European stocks hit a one-month low and the yen and government bonds rose on Wednesday after disappointing U.S. earnings results fanned concerns that the U.S. mortgage sector's malaise may hurt the broader economy.
U.S. stocks suffered their worst one-day performance since March on Tuesday after DuPont and Countrywide Financial Corp posted a slump in profits, citing the housing downturn.
Investors worry housing troubles will dampen corporate activity further, retrench consumer spending and hit the world's largest economy -- which in turn could affect Asia and Europe which are enjoying robust growth.
Recent deterioration in credit markets from the fallout in high-risk U.S. subprime mortgages means firms are facing higher financing costs. This could dry up the stream of M&A deals which have fuelled world stocks to lifetime peaks only last week.
Weakness in the credit market and concerns about the problems in the U.S. housing market are starting to affect equities. There's risk aversion among investors, said Elwin de Groot, senior market economist at Rabobank in Utrecht.
If the U.S. economy were to fall into a more significant slowdown, that will hurt demand for European production of goods and services.
The FTSEurofirst 300 index was down 0.8 percent, moving further away from its 6-1/2 year high set this month. The recent strength of the euro is also weighing on sentiment.
The MSCI world equity index was down 0.4 percent, having touched a record high last week. Tokyo stocks hit a six-week low while Asian shares ex-Japan fell 0.4 percent.
Chinese shares defied broader selling pressure and ended up 2.7 percent, buoyed by investor anticipation of upbeat corporate earnings there.
European credit markets, having tumbled in the past few sessions, improved slightly, with the iTraxx Crossover index tightening to 362 basis points.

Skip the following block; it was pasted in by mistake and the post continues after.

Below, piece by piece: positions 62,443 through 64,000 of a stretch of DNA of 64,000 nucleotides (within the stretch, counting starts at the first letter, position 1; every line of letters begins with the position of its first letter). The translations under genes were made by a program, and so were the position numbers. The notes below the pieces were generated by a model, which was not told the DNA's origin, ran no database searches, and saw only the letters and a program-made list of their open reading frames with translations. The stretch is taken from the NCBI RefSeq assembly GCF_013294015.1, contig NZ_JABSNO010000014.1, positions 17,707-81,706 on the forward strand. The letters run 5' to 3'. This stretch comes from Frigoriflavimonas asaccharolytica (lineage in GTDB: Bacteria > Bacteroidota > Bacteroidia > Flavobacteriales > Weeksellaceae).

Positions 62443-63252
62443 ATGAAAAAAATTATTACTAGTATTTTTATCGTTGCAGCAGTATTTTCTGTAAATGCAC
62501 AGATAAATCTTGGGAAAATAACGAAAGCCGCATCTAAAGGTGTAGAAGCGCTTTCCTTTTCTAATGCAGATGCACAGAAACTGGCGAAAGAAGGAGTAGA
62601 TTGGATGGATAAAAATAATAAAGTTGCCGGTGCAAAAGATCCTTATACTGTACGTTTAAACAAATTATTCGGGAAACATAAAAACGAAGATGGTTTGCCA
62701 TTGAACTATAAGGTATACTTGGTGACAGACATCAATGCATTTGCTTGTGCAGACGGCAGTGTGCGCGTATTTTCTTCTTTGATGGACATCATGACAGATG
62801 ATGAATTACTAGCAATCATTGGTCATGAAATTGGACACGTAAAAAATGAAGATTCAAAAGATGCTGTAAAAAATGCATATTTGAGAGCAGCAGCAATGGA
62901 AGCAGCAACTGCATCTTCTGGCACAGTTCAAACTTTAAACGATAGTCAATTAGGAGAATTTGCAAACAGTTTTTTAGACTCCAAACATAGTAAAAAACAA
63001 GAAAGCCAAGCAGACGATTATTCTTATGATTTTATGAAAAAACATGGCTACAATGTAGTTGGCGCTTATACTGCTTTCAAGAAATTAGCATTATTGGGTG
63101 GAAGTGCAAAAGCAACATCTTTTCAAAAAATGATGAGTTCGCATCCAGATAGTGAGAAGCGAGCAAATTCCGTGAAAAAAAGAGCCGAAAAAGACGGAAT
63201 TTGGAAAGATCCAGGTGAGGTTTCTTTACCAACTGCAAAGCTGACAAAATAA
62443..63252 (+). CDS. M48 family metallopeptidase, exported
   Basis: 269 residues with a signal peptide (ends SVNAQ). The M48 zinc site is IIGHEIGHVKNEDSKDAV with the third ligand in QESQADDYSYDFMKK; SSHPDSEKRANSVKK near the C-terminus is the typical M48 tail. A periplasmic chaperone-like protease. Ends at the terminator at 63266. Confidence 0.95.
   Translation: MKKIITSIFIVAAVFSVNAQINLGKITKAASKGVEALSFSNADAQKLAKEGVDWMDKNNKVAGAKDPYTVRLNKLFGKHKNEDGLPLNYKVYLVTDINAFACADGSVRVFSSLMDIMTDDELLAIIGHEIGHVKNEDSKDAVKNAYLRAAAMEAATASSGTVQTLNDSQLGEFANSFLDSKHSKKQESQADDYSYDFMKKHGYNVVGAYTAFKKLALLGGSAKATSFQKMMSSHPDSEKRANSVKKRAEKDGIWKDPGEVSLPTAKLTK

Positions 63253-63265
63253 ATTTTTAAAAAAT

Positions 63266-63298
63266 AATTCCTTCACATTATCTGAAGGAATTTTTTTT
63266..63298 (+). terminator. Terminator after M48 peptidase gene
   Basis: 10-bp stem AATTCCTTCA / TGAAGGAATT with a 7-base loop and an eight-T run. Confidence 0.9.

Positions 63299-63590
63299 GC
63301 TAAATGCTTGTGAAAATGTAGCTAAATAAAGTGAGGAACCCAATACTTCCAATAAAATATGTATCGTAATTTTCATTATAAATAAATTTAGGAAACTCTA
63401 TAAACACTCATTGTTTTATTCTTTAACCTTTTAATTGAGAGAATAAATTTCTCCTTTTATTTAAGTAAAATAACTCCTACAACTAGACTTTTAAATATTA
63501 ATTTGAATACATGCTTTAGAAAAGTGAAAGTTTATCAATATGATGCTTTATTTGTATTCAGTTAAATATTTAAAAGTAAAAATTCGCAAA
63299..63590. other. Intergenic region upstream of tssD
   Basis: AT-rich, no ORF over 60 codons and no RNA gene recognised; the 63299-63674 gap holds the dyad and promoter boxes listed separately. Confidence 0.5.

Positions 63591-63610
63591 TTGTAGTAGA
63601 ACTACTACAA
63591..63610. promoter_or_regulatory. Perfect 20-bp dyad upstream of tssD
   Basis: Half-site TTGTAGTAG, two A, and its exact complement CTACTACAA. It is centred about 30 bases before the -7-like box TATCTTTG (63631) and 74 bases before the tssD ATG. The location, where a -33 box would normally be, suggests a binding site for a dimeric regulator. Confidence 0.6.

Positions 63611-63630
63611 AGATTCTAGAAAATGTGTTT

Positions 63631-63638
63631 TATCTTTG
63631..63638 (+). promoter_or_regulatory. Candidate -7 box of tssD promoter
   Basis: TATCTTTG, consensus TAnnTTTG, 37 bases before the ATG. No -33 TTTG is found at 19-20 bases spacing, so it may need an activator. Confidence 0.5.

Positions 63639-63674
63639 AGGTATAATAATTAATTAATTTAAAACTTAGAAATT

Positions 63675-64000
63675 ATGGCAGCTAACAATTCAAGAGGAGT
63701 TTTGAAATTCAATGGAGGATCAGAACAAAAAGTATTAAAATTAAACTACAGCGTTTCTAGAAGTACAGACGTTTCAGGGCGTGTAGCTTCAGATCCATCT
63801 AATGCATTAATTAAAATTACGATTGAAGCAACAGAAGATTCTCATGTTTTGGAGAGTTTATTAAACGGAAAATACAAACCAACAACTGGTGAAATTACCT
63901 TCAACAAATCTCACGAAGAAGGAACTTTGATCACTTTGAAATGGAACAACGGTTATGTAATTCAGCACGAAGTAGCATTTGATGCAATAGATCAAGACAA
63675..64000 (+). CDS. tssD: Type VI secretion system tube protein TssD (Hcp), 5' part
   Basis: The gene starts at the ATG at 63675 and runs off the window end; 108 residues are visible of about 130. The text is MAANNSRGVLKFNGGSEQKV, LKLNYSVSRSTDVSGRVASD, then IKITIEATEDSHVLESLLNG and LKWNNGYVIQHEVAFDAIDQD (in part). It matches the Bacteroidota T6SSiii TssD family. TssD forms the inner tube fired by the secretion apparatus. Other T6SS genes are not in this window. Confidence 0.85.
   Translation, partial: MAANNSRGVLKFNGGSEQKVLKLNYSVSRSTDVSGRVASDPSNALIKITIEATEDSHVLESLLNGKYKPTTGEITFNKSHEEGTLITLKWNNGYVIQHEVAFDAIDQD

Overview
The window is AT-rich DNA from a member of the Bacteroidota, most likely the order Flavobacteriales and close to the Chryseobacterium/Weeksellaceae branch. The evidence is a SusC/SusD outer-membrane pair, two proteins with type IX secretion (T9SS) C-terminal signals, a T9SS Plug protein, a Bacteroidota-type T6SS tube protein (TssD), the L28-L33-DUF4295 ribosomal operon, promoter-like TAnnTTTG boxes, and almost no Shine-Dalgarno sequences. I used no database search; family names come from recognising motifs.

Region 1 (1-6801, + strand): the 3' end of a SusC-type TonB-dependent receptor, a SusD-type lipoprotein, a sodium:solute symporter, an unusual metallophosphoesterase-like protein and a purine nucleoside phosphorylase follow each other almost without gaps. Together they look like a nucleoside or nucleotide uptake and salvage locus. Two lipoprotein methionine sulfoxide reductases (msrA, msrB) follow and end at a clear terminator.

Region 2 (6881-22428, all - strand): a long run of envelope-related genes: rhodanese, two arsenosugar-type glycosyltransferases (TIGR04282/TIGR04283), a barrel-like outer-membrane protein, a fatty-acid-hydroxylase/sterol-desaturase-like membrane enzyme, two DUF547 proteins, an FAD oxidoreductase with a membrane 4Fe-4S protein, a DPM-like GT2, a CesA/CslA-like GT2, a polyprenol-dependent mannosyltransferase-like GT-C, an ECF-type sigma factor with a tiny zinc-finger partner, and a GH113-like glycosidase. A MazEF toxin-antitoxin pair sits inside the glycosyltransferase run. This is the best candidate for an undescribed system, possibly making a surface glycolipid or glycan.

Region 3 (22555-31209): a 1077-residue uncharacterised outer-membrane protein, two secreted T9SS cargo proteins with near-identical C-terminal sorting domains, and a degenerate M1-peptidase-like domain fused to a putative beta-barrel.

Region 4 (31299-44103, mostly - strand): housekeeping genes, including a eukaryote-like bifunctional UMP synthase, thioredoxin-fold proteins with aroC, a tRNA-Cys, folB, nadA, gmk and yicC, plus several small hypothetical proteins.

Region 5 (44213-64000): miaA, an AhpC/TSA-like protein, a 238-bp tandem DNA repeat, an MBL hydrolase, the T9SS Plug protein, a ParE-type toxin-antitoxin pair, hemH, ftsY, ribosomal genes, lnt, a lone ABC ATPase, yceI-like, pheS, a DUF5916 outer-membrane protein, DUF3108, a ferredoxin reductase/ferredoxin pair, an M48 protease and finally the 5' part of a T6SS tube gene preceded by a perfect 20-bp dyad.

But the recent repricing of low credit spreads has pushed up financing costs for firms. On Tuesday, a $3.5 billion bank loan financing for the buyout of a General Motors' unit was postponed -- the largest leveraged loan to be pushed back this year.
There were also signs companies outside the United States are starting to be affected. Nomura Holdings, Japan's largest brokerage, said it may pull out of the U.S. subprime mortgage business after its U.S. operations had booked a pre-tax losses in the second quarter.
The dollar dipped below 120 yen for the first time in 2-1/2 months as investors bought back the Japanese currency they sold to fund purchases of high-yielding currencies.
But the impact on the dollar elsewhere was more mixed as it managed to rise against European currencies.
Rising risk aversion can underpin the dollar as U.S.-based investors repatriate their funds and foreign capital diverts to U.S. Treasuries.
Euro zone government bonds drew safe-haven bid, with the September Bund future up 24 ticks.
Oil prices fell for a fourth day with London Brent crude down 0.7 percent. Forecasts of higher U.S. refinery production are easing supply concerns during peak summer demand.
Gold was off the previous day's 11-week high at $678.00 an ounce.